ANNE WHYSALL – ANNE WHYSALL FLORISTS, PONTESBURY, SHREWSBURY

Being surrounded by flowers as a child led Anne into the floristry world. Her mum did a night course in flower arranging and her dad bought her mum flowers every week, just like his father did before him! After school work experience in a flower shop, she went on to qualify and then to teach. Now she has her own eponymous shop near Shrewsbury and likes nothing better than hand tying an impromptu bouquet.

My grandad always bought flowers for my gran weekly and my dad always bought flowers for my mum weekly. There were always flowers in the house! My dad would buy three lilies a week so we’d have them all over the house in different stages. It just seemed obvious to do my work experience in a flower shop and I fell in love with it.

My shop is three and a half years old now. I worked in shops then I taught floristry in FE for 7 years. I loved it but I felt I was drifting a little bit away from flowers to be honest. We decided to take the leap, sold our house and relocated and bought the shop in the village where my husband grew up. It was a good decision.

There are so many good parts to it. The creative stimulation is great and that was something that I was really missing. I get it daily now and I really really enjoy that. 

I’m from Merseyside originally and I used to work in the north west. The style is much more natural around here. I’m really adaptable so I wouldn’t put myself in a style box. I go through moods and seasons but I’ve never been really sparkly or glittery – that’s not really my vibe at all! 

I’m proud to be part of the GFG and I always tell my customers to go to the website. You know you’re definitely going to get a good standard.

ALISON HOWE – MAD LILIES, BANSTEAD

Despite having a mother and grandmother who were florists, Alison initially pursued a career in pharmaceuticals. It was only at the age of 44 that she decided to test our her creative side and see if she had the florist gene. Six years later, with a thriving business in Surrey, she’s loving every minute of her floral renaissance and is passionate about customer satisfaction and getting the best out of what nature has to offer.

I’d always wanted to have my own business and I thought I could do that with floristry. It was less of a gamble to find an established business and take it where I wanted it to go. I had to go and see this one because it was called Mad Lilies and my grandma who was the first florist in our family was called Lily! I loved the shop and the owner agreed to do a long handover so I could learn on the job.

Retail floristry is not for the faint hearted and you have to keep evolving. For the High Street, you have to offer people an experience when they walk into the store so that you can engage them. We’ve now done a Mad Lilies At Home, gift range, eclectic range of homeware. We’ve evolved the workshops so we do them every month after the store closes. People adore coming in and learning. People want experiences. Consumers want to talk about what they’ve done not what they’ve bought now, they’re not so materialistic. It also allows you to get to know your customers better and to get feedback.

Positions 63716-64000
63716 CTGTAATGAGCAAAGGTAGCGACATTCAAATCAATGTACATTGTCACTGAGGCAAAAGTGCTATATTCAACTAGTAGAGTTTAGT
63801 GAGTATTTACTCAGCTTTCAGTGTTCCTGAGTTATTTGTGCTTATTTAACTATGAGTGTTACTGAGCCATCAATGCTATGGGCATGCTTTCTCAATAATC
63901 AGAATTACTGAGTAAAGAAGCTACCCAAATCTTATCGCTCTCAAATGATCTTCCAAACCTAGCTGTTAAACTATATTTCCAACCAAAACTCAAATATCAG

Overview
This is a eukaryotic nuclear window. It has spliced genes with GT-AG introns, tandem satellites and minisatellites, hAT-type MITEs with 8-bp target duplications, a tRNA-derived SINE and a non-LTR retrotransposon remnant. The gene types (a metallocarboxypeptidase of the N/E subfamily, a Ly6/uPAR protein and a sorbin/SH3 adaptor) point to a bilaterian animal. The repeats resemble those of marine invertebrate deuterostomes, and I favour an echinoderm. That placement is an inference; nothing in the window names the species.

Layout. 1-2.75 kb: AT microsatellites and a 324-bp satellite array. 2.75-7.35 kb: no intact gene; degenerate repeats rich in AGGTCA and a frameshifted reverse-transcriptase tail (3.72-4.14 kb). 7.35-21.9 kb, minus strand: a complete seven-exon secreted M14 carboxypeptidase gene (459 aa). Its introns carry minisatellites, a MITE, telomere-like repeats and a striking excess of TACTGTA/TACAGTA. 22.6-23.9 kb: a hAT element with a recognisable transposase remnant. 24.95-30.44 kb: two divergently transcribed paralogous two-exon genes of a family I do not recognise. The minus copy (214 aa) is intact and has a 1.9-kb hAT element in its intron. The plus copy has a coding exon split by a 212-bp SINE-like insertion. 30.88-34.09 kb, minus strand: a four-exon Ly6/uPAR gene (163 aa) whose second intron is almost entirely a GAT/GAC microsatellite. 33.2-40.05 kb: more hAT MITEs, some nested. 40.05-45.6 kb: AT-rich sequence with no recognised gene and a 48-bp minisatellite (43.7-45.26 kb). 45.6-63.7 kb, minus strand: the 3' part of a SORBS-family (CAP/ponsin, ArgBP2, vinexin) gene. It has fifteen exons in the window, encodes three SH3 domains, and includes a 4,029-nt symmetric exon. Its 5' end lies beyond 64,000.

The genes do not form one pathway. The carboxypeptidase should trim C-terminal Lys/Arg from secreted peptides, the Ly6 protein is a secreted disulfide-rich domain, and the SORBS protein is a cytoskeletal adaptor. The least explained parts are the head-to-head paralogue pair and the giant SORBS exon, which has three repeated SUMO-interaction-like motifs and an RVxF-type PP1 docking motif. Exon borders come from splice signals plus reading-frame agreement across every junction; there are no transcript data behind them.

I’ve never worked so hard in my life but the job satisfaction is amazing. The letters we get after weddings and funerals, you couldn’t write me a cheque for that. So special. Handing over a bridal bouquet is pretty special too. When you’ve taken a brief from the customer and you see their face when you reveal your interpretation of their brief and you’ve got that right. That’s big job satisfaction. 

 

HEIDI BAKER – THE FLOWER STUDIO, ISLE OF MAN

A boring office job was never going to be enough for Heidi Baker. Unhappy at work and looking to satisfy her creative side, she flicked through a college prospectus and a floristry course jumped out at her. After lots of training and a stint working with the National Trust in remote Scotalnd, she now runs her own floral studio in her native Isle of Man and loves to hand the bride her bouquet. She is also a partner in the island’s UNESCO Biosphere status.

My style is bohemian, cottage garden, natural. A lot of the weddings we’re doing over the summer are locally grown flowers. I have a grower just down the road from me who grows chrysanthemums, cottage garden style flowers and greenery. I do buy other bits and pieces from Holland as well. I do some contemporary aspects, the geometric terrarium style is very popular. 

The Isle of Man was awarded UNESCO Biosphere status and they encouraged us to become partners and be conscious of our environmental decisions. I only use biodegradable foam, I recycle all my cardboard, I reduced the amount of cellophane on bouquets. We’re also educating the customers about what we’re doing and encouraging them to use other companies who are doing the same thing.

I think the GFG shows a standard of florists. If someone came to me and said they wanted to send flowers to someone in Liverpool, I’d always point them in the direction of the GFG website. Tell them to have a look and that they’re guaranteed to be up to a certain standard because they’ve all been independently vetted and they’ve not just paid to be on there. 

I love installing the weddings, it’s my favourite part of job. Last week we were asked to join the wedding and opened the doors for the guests and seeing their reactions was so amazing. I always try and deliver the bride’s bouquet as well if I can because it’s a lovely part of the job to see their reaction.